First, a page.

Science: A warm glow from the universe's distant past

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The Independent Online
The entire night sky is actually awash in infrared light, some of which was emitted when the universe was just one billion years old - a time when the first stars and galaxies began to light up an otherwise dark cosmos.

The latest finding, from the Cosmic Background Explorer (COBE) satellite, "represents a really exciting era in the history of the universe," said Eli Dwek of Nasa. The results were presented yesterday to the American Astronomical Society in Washington.

The picture on the left, above, shows the total intensity of infrared light in every direction in the sky - a total of some two billion individual measurements. The middle picture shows it after subtracting the "local" effects of light scattered from debris in the Solar System. The right picture shows what's left after subtracting the glow of the Milky Way galaxy.

What is left appears as a nearly uniform background "glow" of infrared radiation. The researchers compared the task to listening for a quiet background hum in a noisy shopping mall.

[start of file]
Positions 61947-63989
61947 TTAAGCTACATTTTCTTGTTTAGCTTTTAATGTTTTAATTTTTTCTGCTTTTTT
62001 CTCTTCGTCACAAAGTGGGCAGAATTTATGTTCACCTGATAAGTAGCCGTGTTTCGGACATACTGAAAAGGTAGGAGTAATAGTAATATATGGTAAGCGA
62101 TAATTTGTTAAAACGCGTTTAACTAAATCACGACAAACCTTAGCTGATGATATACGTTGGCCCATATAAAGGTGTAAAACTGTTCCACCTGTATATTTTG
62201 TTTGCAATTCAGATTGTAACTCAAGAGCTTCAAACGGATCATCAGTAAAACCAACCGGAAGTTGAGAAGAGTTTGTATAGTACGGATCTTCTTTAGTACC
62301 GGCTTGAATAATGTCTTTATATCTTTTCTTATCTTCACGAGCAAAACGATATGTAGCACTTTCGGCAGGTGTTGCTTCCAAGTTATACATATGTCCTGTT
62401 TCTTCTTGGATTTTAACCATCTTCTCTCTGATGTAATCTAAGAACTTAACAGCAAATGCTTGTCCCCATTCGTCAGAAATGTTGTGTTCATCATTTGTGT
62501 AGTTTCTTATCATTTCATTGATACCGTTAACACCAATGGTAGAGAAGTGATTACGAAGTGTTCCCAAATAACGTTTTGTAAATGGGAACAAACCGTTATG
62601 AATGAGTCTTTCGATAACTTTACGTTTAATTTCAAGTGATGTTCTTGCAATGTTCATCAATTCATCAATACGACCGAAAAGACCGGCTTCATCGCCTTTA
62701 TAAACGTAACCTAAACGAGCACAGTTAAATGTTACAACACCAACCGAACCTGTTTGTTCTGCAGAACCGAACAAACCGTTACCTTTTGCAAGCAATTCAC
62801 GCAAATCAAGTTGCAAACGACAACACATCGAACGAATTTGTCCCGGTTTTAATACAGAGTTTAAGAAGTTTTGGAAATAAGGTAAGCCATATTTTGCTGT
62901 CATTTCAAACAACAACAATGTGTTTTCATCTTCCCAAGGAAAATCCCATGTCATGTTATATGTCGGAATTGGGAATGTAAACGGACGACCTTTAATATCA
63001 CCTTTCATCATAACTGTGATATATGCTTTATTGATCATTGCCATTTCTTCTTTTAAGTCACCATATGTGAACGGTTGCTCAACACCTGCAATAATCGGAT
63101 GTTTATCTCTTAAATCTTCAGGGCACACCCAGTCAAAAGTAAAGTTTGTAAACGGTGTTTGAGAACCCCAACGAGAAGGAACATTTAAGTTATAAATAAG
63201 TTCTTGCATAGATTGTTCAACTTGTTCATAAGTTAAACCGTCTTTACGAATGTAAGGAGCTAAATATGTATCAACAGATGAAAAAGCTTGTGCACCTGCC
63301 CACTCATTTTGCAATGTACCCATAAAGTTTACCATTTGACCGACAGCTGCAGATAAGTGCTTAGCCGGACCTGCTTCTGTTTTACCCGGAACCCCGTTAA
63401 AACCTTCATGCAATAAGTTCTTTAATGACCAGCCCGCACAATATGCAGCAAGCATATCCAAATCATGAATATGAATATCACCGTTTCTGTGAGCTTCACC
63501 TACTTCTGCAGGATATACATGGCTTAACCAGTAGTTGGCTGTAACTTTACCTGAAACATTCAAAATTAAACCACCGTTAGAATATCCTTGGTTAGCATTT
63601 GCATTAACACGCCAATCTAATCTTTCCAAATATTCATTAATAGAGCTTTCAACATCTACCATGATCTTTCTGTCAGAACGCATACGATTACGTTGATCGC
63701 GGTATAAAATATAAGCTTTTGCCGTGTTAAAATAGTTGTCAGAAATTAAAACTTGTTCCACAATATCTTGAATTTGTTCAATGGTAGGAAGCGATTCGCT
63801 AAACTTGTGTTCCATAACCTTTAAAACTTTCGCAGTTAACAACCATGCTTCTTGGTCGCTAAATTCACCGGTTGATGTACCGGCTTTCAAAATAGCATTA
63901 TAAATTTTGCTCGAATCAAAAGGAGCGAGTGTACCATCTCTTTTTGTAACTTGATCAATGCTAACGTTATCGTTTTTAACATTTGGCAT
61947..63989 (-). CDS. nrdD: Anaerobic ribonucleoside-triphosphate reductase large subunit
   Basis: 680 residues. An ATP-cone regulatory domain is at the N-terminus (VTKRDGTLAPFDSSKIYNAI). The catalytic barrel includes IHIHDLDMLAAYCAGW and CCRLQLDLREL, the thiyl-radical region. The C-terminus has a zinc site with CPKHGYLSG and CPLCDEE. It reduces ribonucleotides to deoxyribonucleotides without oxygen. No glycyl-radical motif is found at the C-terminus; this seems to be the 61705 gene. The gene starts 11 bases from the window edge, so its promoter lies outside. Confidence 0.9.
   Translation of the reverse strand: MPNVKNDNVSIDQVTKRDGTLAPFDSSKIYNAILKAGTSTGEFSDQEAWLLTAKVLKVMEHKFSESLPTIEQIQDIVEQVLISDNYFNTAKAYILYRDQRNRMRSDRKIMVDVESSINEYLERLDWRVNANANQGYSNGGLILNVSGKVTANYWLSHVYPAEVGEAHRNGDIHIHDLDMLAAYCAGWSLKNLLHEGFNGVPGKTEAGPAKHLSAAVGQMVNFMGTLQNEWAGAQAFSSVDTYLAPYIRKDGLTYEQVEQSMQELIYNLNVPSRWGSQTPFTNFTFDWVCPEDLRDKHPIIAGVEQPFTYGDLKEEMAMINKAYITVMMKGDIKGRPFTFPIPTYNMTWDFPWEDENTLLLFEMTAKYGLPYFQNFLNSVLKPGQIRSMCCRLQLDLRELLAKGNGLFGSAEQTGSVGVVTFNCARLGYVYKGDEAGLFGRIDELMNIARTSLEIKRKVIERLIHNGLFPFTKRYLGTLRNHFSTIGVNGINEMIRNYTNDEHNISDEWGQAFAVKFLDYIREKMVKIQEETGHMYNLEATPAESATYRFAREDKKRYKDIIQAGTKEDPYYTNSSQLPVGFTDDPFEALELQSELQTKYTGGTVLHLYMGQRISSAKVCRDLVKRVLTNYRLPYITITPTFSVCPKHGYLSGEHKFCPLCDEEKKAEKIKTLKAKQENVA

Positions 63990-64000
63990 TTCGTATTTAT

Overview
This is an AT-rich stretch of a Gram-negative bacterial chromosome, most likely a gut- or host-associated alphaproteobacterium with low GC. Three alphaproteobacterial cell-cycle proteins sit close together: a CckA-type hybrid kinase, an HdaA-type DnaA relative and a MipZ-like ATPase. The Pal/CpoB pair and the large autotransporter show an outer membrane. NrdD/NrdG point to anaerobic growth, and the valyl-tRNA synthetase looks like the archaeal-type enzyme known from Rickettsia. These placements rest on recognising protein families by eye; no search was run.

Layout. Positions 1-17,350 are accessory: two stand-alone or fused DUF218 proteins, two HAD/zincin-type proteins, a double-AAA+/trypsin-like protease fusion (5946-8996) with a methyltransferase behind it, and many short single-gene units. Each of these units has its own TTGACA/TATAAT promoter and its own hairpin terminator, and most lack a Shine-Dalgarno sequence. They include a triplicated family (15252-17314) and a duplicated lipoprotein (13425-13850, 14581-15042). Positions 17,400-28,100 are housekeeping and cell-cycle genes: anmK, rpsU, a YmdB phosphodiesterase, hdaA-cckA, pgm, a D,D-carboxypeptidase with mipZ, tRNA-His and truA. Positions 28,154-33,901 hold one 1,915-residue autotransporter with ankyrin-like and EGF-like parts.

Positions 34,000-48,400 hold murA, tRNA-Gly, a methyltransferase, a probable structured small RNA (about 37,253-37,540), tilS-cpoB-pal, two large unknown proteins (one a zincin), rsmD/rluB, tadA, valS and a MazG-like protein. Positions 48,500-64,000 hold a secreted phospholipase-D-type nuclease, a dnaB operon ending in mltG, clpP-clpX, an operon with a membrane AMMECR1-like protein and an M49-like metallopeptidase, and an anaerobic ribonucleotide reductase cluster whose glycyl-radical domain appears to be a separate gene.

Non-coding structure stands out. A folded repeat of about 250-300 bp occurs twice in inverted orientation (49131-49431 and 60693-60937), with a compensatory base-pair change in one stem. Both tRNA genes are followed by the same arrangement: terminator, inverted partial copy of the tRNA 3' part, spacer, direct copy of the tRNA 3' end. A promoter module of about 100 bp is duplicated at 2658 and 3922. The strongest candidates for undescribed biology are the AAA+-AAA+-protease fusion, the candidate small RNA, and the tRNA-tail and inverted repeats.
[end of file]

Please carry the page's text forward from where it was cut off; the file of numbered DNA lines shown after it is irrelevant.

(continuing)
Astronomers say the findings will help explain how the first stars and galaxies formed after the Big Bang, the colossal explosion which marked the beginning of the universe some 15 billion years ago. Though the initial Big Bang fireball was unimaginably bright, it eventually faded to black as the visible light gave way to invisible infrared rays.

The COBE result "is telling us about the first activity that occurred [in the early universe] - what I would call the end of the dark age," said Sir Martin Rees, a Cambridge astrophysicist and the current Astronomer Royal. "This is an important clue to when the first stars formed, and how many stars formed before the galaxies we observe were actually assembled.

Eli Dwek added: "For the first time, we've detected a significant fraction of all the light that was emitted by all the stars over the entire history of the universe."

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